From very early on I received ‘wrap around ‘treatment. At every stage I was told what was happening and what I should expect. Throughout the treatment I met weekly with a dietician and speech therapist. It was comforting and reassuring.

The immediate problem was to reduce the massive tumour in my throat before it blocked my airway completely.  After a three hour operation I found myself in intensive care with a tracheostomy. Managing the trachi was a full time job in itself. There was suction and drainage, plus hours plugged into the nebulizer.

Eight weeks of chemotherapy reduced the size of the tumour even further, meaning the trachi could come out and I could be measured up for my radiotherapy mask. Every day for 6 weeks we drove to the hospital for radiotherapy.  Pinned down by the mask, which covered my head and shoulders, my tumour was zapped with pinpoint accuracy. The neck is a busy area housing a lot essential functions. It wasn’t long before I stopped producing saliva, couldn’t swallow and eating became a real problem.  There were periods where I had to be fed through a tube straight into my stomach.

Q.What was the impact of the cancer on your life?

Every day was torture; there was no respite for 6 months and then a slow recovery for the next 6. There was never a time when I wasn’t in major pain and discomfort, night and day. The impact is far reaching and I believe that I suffered with post-traumatic stress. My physical recovery took almost a year but the emotional impact was far reaching. It affected my confidence; I had major anxiety, which had an impact on my relationships with my wife and daughter. Evidence now shows that ongoing depression is more common amongst those who have suffered head and neck cancers.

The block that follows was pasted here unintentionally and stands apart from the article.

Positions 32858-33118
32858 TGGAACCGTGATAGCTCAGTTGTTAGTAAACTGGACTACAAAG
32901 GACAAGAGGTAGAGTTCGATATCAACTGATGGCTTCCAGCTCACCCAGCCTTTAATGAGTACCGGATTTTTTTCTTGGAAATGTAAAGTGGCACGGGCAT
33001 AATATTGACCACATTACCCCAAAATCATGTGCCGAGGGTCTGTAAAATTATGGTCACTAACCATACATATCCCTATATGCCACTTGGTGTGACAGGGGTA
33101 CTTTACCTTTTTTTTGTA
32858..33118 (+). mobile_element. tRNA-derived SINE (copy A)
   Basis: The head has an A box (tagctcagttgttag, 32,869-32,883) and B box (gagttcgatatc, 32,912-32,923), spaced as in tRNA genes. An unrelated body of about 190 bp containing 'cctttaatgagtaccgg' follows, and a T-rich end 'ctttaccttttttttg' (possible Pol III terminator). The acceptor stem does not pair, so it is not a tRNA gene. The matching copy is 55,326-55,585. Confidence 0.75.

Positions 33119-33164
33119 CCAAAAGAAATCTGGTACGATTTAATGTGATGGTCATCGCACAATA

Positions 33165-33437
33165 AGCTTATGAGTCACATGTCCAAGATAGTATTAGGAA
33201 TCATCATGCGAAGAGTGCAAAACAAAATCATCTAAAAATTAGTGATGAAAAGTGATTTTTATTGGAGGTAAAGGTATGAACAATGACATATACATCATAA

With good health my recovery was quick by normal standards. In hospital I saw other HPV cancer patients whose physical and mental deterioration was rapid and devastating. It can take years to fully recover from this disease and its treatment, some never do. All I can say is that I feel I have learnt from that experience and hopefully will begin to manage pressure much more effectively again in the future. I hope I have learned something from that difficult experience. I have lots of aspirations and am constantly involved in new acting projects and hopefully that experience will not repeat itself. Only time will tell.

Q. How do you feel since being in remission?

Since I have been in remission, I am mostly positive and have had some fantastic experiences, including the NOMAN row across the Mediterranean. However, since my most recent experience I am aware that I get waves of anxiety that are often difficult to control. I don’t immediately think about death. This anxiety comes from a thought or an experience and I lose focus and concentration. Prior to diagnosis, I had never suffered with anxiety. But PTS is not rational or fair and can be debilitating and catch me unaware. I think; I hope that I am beginning to manage it more effectively, but it takes time.

Q.What would you say to people who oppose gender neutral vaccination against HPV?

My daughter was amongst the first to receive the HPV jab in 2008. The vaccination should have been made available to boys then. Incidents of HPV cancers have been on the increase. The decision to make the vaccination available to boys will save much pain and loss of life.’

I believe in openness and honesty. My cancer was not a judgement on my sexual activity. It just happened. It is just life and life is to be lived. Vaccinating boys means that most boys will avoid what I went through, physically and emotionally. To me it is a no brainer.